Clearview AI scraped billions of public pictures to create its facial recognition software and has been ordered by YouTube, Google and Twitter to stop

From: RegTech Analyst

Three of the biggest tech companies in the US have sent cease-and-desist letters to Clearview AI after the Australian startup scraped their platforms for pictures for its facial recognition software.

Google, Twitter and YouTube sent the startup the letters, arguing that scraping the platforms for pictures violated their user agreements.

In an interview with CBS This Morning, founder and CEO Hoan Ton-That argued that it had not violated any laws and that his rights to scrape the American sites were protected under the First Amendment, including his right to public information.

“The way we have built our system is to only take available information and index it that way,” he said, stating that Clearview AI’s legal counsel was in conversation with the tech giants.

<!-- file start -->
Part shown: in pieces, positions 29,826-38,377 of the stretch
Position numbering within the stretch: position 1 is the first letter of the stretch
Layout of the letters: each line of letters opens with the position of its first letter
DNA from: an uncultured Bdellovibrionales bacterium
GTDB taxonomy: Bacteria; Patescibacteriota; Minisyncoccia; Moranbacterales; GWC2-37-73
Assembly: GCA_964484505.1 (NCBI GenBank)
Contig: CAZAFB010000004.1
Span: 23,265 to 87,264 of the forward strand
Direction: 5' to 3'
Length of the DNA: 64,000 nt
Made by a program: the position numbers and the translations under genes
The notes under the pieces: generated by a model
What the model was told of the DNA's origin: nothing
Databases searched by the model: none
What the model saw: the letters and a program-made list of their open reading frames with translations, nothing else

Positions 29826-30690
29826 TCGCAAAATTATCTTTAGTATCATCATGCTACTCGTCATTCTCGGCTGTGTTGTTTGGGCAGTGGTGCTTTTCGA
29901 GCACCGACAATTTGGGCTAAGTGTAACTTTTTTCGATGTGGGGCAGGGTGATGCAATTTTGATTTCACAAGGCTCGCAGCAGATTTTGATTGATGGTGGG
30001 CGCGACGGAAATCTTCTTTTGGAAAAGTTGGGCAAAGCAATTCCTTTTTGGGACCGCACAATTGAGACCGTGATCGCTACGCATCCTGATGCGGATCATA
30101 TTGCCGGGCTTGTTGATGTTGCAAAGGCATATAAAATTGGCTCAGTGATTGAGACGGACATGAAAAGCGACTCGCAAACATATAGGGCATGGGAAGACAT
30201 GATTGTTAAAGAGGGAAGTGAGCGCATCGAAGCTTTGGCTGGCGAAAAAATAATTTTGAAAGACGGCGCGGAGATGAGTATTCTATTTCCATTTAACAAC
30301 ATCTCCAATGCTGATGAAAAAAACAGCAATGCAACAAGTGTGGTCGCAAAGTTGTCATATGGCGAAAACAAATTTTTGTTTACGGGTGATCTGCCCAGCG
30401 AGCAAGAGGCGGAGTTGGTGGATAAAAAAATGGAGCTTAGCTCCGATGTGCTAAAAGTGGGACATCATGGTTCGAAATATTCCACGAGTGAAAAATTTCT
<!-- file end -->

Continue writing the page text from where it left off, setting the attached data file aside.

The company’s facial recognition software is being used by over 600 law enforcement agencies across the US.

However, the startup has faced a backlash after an explosive expose in The New York Times revealed it had scrapped over three billion pictures from across the web.

The story also highlighted concerns that, void of any legal ruling on the how it worked, more companies might follow in Clearview AI’s tracks.

The story came as several cities across the US have banned the facial recognition software from being used in public spaces. Moreover, the EU is reportedly considering a five-year ban on using facial recognition software in public spaces to give the European Commission time to find out how it could reconcile the use of the technology with the rules of the General Data Protection Regulation (GDPR), according to an unreleased report seen by EURACTIV.

The facial recognition market expected to grow to be worth $9.06bn by 2024.

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